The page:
Showalter, E. (1985). The female malady: Women, madness and English culture, 1830–1980. London: Random House.Google Scholar
The Commissioners in Lunacy (1894). Inspection report. Available in House Committee Minute Book of Essex County Lunatic Asylum, number 13 (accessed in the Essex record Office).Google Scholar
The Commissioners in Lunacy (1901). Lunacy in England and Wales. The British Medical Journal, 2(2125), 816817.CrossRefGoogle Scholar
Turner, T. H. (1992). A diagnostic analysis of the Casebooks of Ticehurst House Asylum, 1845–1890. Psychological Medicine Monograph Supplement, 21, 170.CrossRefGoogle Scholar
University of Cambridge. (2019). Populations past – atlas of Victorian and Edwardian population. Retrieved August 22, 2019, from Scholar
Wiersma, D., Wanderling, J., Dragomirecka, E., Ganev, K., Harrison, G., An Der Heiden, W., … Walsh, D. (2000). Social disability in schizophrenia: Its development and prediction over 15 years in incidence cohorts in six European centres. Psychological Medicine, 30(5), 11551167.CrossRefGoogle ScholarPubMed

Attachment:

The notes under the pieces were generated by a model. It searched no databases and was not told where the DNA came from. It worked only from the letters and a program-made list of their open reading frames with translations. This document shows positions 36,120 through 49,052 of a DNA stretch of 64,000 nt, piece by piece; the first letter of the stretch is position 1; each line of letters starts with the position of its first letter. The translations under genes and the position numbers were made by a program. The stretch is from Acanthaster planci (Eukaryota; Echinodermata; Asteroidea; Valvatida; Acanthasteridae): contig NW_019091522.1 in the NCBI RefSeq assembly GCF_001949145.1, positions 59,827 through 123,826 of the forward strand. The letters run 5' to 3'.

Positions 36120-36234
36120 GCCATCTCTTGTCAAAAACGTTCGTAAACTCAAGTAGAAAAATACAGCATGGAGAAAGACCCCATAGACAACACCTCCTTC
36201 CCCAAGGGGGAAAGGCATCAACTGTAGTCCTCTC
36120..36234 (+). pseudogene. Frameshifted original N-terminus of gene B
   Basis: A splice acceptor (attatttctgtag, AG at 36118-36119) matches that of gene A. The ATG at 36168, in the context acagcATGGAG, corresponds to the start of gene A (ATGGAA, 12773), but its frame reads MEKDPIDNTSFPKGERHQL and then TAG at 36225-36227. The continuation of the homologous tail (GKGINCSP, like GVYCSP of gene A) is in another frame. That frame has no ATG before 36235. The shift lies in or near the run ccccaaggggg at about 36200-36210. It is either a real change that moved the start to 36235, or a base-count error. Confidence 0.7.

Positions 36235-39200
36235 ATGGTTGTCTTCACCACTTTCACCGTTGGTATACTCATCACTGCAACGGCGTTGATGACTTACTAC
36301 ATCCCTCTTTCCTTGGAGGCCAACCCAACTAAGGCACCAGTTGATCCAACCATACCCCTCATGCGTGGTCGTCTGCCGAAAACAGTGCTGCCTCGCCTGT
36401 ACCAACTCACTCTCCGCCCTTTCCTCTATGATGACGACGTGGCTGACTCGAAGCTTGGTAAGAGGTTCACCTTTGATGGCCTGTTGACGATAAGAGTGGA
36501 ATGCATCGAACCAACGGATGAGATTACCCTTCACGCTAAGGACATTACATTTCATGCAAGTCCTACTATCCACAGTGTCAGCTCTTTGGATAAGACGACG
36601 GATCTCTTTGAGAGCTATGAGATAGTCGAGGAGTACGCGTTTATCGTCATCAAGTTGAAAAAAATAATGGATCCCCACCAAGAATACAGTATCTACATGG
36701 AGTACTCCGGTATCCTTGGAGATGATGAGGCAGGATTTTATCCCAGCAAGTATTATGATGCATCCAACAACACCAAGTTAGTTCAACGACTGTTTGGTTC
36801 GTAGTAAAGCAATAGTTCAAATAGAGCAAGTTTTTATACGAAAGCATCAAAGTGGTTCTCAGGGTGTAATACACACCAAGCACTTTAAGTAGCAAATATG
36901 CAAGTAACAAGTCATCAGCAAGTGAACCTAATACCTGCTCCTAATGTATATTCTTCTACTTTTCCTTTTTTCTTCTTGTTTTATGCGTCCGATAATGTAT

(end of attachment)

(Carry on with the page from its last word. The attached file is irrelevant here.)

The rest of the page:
Cited by

Save article to Kindle

To save this article to your Kindle, first ensure is added to your Approved Personal Document E-mail List under your Personal Document Settings on the Manage Your Content and Devices page of your Amazon account. Then enter the ‘name’ part of your Kindle email address below. Find out more about saving to your Kindle.

Note you can select to save to either the or variations. ‘’ emails are free but can only be saved to your device when it is connected to wi-fi. ‘’ emails can be delivered even when you are not connected to wi-fi, but note that service fees apply.